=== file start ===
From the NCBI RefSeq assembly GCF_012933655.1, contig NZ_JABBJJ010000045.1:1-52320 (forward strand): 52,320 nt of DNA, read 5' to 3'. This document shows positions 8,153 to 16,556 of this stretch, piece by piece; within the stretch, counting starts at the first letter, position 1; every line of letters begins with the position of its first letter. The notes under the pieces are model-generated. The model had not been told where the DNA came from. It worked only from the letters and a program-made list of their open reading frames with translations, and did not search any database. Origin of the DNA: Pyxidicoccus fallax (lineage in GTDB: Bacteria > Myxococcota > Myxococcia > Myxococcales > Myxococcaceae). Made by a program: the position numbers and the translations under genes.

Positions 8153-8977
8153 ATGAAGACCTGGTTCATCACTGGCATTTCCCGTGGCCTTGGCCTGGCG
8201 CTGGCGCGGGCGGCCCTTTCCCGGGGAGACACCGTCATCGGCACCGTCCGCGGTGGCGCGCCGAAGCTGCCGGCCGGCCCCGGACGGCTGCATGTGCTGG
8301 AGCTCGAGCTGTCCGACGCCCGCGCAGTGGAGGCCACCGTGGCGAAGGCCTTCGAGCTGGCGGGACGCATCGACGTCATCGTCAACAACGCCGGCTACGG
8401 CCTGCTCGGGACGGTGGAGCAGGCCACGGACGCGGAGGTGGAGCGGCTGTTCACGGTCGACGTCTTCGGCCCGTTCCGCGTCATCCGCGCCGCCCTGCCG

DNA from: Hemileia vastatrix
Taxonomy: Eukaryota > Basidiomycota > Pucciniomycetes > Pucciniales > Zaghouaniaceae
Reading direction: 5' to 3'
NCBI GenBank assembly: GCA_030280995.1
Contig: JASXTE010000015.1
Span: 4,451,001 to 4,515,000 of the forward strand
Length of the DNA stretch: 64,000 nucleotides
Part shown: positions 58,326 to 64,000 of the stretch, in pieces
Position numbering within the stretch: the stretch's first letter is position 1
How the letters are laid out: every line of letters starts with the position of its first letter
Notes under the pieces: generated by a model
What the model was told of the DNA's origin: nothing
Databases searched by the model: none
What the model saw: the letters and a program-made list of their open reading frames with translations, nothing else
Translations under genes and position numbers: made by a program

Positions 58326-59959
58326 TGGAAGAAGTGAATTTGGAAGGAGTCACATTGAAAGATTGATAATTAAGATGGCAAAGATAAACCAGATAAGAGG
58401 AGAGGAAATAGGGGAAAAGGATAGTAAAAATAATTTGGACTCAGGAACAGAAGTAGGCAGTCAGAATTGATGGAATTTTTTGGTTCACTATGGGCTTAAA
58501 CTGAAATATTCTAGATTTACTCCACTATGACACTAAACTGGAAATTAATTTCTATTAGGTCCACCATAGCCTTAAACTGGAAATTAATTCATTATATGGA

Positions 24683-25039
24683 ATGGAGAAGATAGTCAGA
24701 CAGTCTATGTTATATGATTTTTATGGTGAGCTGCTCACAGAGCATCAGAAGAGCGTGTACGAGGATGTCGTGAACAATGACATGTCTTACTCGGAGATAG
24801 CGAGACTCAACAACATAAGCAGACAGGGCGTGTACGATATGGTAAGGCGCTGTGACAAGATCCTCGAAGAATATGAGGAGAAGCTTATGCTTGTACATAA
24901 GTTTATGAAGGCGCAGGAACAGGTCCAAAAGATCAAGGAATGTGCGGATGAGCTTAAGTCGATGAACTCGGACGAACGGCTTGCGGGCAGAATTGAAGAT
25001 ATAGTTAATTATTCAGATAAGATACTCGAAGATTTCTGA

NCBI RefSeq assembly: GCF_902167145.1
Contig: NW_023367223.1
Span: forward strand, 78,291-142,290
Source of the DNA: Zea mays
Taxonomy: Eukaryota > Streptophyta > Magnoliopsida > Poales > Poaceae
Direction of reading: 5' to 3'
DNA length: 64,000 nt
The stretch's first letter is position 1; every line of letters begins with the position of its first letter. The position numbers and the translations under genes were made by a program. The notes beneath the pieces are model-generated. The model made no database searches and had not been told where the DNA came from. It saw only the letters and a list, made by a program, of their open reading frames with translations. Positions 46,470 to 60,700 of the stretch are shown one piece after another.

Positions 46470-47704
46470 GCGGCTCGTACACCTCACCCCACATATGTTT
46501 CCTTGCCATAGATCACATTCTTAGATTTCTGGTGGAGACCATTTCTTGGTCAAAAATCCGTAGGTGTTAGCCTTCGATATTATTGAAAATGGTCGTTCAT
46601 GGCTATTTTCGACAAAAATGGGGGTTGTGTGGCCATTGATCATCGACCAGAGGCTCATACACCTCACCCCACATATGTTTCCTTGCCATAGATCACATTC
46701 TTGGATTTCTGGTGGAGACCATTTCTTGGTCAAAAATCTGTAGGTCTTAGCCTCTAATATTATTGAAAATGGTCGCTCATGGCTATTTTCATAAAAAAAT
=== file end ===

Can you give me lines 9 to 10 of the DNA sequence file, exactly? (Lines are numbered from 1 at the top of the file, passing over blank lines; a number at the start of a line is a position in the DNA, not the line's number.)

Reading direction: 5' to 3'
NCBI GenBank assembly: GCA_030280995.1